8. Because of MOOCs, there’s been a sudden re-emphasis on the importance of good classroom teaching — and that’s good for everyone.
I often end my talks with a scary slide that says, “If we (profs) can be replaced by a computer screen, we should be.” By that I mean that if we offer nothing more in our classrooms than what a screen can offer, then online learning is preferable. But this is also meant as a challenge: teachers need to work hard to show what they offer that no computer can. This isn’t just the flipped classroom model. It is an aspiration to engaged, excited, inspired teaching and learning, led by students themselves. Interestingly, since MOOCs, I have heard more faculty members — senior and junior — talking about the quality of teaching and learning than I have ever heard before in my career.
The MOOC is just one part of HASTAC’s FutureEd Initiative that includes dozens of classes, research projects, and informal groups spread around the world. This visualization plots keywords from descriptions of the various related courses and events.
9. The best use of MOOCs may not be to deliver uniform content massively but to create communities and networks of passionate learners galvanized around a particular topic of shared interest.
To my mind, the potential for thousands of people to work together in local and distributed learning communities is very exciting. In a world where news has devolved into grandstanding, badgering, hyperbole, accusation, and sometimes even falsehood, I love the greater public good of intelligent, thoughtful, accurate, reliable content on deep and important subjects — whether algebra, genomics, Buddhist scripture, ethics, cryptography, classical music composition, or parallel programming (to list just a few offerings coming up on the Coursera platform). It is a huge public good when millions and millions of people worldwide want to be more informed, educated, trained, or simply inspired.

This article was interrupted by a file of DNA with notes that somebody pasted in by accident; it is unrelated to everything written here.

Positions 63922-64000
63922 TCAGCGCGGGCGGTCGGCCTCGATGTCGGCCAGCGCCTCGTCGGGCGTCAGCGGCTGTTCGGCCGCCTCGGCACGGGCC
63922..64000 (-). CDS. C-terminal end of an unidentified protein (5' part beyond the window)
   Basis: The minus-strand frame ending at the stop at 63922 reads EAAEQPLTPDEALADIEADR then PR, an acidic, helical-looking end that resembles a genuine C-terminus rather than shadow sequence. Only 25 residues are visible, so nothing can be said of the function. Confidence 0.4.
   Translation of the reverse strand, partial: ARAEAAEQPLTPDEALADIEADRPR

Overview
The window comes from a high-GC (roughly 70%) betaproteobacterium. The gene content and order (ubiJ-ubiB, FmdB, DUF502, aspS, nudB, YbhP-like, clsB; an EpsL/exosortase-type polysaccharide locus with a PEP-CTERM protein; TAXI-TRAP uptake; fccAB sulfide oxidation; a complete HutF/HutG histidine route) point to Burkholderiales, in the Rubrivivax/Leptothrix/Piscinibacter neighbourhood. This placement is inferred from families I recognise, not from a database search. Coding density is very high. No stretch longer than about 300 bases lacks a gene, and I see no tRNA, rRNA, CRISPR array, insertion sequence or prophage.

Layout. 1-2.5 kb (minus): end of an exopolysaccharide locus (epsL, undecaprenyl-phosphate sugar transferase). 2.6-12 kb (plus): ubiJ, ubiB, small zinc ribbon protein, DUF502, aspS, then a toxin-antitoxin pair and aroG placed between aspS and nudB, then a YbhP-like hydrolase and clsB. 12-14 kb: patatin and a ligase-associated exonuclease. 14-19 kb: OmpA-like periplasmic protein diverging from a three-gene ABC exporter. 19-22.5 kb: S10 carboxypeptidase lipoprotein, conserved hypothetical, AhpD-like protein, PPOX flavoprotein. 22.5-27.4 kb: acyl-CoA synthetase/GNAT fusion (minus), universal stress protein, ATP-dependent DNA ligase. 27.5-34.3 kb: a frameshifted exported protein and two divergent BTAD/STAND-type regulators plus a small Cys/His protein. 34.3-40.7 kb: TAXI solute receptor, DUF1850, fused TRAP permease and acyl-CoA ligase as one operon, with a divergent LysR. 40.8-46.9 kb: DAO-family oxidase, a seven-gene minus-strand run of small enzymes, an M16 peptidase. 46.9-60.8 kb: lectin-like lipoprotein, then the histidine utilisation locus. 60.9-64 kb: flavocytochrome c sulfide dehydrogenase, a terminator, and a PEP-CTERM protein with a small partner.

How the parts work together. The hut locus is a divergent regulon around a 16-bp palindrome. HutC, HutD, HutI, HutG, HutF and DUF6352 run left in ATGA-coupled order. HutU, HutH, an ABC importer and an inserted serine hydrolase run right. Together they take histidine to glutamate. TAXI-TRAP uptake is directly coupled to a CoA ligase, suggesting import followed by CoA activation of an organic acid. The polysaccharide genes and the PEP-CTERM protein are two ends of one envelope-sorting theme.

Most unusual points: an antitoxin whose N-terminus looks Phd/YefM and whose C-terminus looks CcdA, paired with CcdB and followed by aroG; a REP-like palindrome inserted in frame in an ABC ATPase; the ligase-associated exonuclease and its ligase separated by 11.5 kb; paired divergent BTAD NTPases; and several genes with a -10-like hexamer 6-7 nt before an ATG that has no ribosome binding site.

In our meta-MOOC, we hope to galvanize a community, for example, to crowdsource a timeline of international educational innovation. We hope to have people interview one another and upload videos around the simple question “Who’s your favorite teacher and why?” and then we’ll do data analysis and visualization to see what collectively inspires us. And we’ll end with our project to “Design Higher Education from Scratch.” My face to face students will work in teams and put up three different models on the Coursera site and then we’ll invite the thousands of collaborators to mod, remix, iterate, and fork any way they wish. If it works, it will be a fascinating, inspiring, worthwhile experiment, in every way. If it doesn’t, we’ll probably learn even more.
10. I don’t have a clue what I will learn from actually teaching my meta-MOOC (and I can’t wait to find out).
I’ll report back after my MOOC is under way to report on what I’m learning. My students will be blogging weekly for the Chronicle of Higher Education on their experiences turning a MOOC into a meta-MOOC. If you are interested, join us! Be a part of “The History and Future of (Mostly) Higher Education” or contribute to our FutureEd Initiative that builds on this MOOC. It’s not a MOOC — it’s a movement. And it’s quite an adventure. Let’s get started!
[photo by Thomas Hawk]